In the first Iberian-American summit conference to be staged in Cuba, leaders from Latin America, Spain and Portugal have made one point abundantly clear: Their policy of engagement toward President Fidel Castro in the face of U.S. efforts to isolate him is not a one-way street.
Castro has touted the presence here of heads of state and other leaders from 21 countries as a diplomatic coup. But the coup has come with a price: At least eight visiting dignitaries have gone out of their way to hold unprecedented meetings about human rights with Cuban dissidents. Castro has suppressed dissent since coming to power four decades ago.
Although he told arriving leaders they could hold talks with whomever they pleased, Castro warned the anti-government activists of possible legal consequences for them. But in the end, analysts said, the aging president had little choice but to allow the discussions or risk straining relations with some of the countries that have become important economic partners for Cuba since the collapse of the Soviet Union.
"If the summit had not been held in Cuba, the human rights issue would not have been forced. There has been a gain in that the dissidents have been recognized. They have gone from being kept in a back room to now being on the front porch," said Wayne Smith, former head of the U.S. interests section in Havana, Washington's diplomatic mission on the island.
But observers and anti-Castro activists were quick to caution that the last several days constitute a small step in what has been and promises to be a long struggle for improved human rights and other reforms in this Caribbean nation of 11.5 million people.
Hopes were high that Cuba would adopt a more tolerant position toward divergent views within the country following the historic visit by Pope John Paul II nearly two years ago. But that has not necessarily been the case.
While there is now greater religious freedom, Cuba earlier this year adopted stringent penalties for activities it considered supportive of U.S. efforts to isolate and undermine the Castro government through a 37-year-old trade embargo. And in the weeks leading up to today's conference, the government cracked down on a number of dissidents whom it accused of planning to sabotage the summit at Washington's behest.
Since the weekend, activists have held discussions with the prime minister of Spain, the presidents of Portugal and Uruguay and the foreign ministers of Chile, Mexico, Nicaragua, Costa Rica and Panama. Dissidents also were scheduled to meet with Brazilian officials.
During these sessions, activists criticized both the Castro government and U.S. policy toward Cuba, which they contend has made their efforts to achieve reforms more difficult by giving the government a nationalistic justification for its repressive tactics.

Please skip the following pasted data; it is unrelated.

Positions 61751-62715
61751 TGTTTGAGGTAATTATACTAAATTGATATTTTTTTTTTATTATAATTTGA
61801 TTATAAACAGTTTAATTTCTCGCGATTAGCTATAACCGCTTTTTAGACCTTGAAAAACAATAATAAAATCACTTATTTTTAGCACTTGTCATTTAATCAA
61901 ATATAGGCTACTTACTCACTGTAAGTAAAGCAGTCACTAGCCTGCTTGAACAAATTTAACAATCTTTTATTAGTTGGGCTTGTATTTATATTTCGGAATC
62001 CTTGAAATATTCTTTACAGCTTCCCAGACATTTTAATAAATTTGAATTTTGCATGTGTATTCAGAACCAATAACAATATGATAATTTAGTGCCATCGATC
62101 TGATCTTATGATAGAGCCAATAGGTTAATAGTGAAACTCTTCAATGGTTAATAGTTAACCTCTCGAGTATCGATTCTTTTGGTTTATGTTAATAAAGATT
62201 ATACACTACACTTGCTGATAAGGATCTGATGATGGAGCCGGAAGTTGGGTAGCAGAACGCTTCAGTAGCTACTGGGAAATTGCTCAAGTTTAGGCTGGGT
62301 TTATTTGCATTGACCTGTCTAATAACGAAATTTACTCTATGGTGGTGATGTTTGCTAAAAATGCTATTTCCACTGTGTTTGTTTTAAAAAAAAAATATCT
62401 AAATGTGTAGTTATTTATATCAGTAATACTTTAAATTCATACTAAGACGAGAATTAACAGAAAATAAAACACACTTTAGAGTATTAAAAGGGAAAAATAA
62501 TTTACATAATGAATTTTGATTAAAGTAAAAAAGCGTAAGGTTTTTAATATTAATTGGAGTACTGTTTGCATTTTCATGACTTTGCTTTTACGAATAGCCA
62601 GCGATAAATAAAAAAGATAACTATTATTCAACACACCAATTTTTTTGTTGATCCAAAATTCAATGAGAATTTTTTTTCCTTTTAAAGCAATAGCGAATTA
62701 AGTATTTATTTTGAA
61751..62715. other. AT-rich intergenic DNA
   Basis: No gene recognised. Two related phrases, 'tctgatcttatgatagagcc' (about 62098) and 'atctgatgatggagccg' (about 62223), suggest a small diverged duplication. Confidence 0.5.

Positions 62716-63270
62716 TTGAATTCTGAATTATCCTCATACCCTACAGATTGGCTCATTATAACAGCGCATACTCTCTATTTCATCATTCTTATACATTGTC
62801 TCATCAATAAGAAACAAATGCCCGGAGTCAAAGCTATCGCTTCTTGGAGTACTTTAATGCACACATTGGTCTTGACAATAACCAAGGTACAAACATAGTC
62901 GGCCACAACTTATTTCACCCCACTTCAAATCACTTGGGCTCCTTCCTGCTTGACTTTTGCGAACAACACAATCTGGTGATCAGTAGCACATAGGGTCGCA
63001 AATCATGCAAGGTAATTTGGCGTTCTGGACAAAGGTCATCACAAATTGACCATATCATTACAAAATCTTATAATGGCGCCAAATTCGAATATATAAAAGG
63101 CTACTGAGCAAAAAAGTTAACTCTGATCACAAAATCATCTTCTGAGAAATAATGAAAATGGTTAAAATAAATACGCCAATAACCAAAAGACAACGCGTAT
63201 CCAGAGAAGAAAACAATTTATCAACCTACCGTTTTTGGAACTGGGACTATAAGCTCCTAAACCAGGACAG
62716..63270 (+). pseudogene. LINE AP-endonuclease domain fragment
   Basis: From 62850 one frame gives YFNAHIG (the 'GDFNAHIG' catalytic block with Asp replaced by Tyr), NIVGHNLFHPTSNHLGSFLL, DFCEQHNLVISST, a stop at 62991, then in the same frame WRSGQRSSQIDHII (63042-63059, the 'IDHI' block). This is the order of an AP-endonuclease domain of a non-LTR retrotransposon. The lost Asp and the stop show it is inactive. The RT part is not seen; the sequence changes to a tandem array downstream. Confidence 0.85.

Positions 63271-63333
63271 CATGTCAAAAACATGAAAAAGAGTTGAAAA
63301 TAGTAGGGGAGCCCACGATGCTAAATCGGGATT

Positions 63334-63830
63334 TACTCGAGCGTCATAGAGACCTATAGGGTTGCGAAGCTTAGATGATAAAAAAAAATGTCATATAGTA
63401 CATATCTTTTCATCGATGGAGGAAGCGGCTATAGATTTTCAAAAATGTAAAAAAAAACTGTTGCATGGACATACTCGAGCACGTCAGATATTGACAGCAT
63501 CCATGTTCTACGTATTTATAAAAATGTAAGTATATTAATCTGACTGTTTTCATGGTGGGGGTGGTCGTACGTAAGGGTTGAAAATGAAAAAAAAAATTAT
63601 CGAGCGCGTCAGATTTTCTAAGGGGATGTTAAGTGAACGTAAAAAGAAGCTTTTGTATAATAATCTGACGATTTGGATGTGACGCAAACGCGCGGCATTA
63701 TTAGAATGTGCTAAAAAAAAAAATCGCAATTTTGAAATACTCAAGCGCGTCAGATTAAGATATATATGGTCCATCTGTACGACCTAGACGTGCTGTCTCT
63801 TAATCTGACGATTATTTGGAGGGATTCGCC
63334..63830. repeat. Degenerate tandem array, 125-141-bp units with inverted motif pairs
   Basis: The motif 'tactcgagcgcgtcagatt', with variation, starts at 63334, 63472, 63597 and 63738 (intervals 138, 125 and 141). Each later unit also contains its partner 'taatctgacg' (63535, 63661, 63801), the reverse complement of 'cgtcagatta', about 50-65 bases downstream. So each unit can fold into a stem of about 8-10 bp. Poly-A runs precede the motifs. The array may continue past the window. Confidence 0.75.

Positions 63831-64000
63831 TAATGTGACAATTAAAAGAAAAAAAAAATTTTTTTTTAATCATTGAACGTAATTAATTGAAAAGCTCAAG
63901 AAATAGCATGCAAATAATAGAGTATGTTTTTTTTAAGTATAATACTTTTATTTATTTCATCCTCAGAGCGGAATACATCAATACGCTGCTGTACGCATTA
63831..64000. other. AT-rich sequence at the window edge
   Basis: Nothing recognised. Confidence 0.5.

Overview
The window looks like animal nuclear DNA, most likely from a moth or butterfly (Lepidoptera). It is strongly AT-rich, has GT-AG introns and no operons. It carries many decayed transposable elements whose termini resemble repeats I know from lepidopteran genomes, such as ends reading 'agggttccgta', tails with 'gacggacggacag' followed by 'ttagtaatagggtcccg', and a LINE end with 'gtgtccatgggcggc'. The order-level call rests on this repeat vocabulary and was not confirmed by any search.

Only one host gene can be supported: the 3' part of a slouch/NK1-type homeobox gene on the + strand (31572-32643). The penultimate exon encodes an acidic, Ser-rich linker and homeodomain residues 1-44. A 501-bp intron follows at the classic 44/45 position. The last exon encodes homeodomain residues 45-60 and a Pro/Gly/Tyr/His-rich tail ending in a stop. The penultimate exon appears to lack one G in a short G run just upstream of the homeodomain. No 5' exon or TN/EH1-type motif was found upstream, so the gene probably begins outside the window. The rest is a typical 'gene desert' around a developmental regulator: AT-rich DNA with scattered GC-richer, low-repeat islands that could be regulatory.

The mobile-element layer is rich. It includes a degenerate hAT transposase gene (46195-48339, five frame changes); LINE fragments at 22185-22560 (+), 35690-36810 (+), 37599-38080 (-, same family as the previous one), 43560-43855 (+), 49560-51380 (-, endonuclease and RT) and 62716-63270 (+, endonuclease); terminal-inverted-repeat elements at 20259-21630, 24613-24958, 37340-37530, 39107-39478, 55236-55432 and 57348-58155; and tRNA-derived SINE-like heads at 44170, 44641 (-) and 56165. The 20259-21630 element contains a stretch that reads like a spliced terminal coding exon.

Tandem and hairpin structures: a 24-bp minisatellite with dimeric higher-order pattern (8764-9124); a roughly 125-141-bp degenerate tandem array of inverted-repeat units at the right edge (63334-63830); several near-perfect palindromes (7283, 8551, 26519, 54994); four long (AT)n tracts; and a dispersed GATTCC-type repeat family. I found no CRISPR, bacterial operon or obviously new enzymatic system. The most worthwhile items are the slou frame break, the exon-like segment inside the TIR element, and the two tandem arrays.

"One way the Ibero-American leaders can help is to influence [Cuba's] political adversaries, particularly those in Washington, to let Cubans advance on the road to reform," Elizardo Sanchez, one of the leading dissidents, said in an interview.
At virtually every turn during the summit--which was boycotted by five Latin American presidents, three of them in protest over Cuba's repressive practices--the subjects of human rights and democracy have been emphasized.
In a speech marking the close of the summit, next year's host Panamanian President Mireya Moscoso lauded "the determined effort of our people to free themselves from the heavy chains of repressive regimes."
Without directly mentioning Cuba, Moscoso emphasized the value of a democracy that "allows the right to express our ideas, dissent from government, to elect and be elected according to a participatory electoral process."
Castro has appeared unruffled by the attention paid to Cuba's human rights situation, playing welcoming host and defending his revolution as one that has survived adversity and retained the fundamental tenets of socialism. He also has used the gathering to spotlight Cuba's successes. On Monday evening, with summit attendees looking on, Castro inaugurated the Latin American School of Medical Sciences, which will provide free training for thousands of medical students from around the region.
Furthermore, the 73-year-old president has pointed out that thanks to "engagement" on the part of Latin America and European nations, this country has emerged from a period of isolation, during which he was considered "an errant bird . . . an intruder . . . a black sheep," to a point where Cuba is hosting a major regional event.
Special correspondent Marc Frank contributed to this report.
CAPTION: Cuban President Fidel Castro affects Blues Brothers look at a meeting with reporters covering the Iberian-American summit conference in Havana.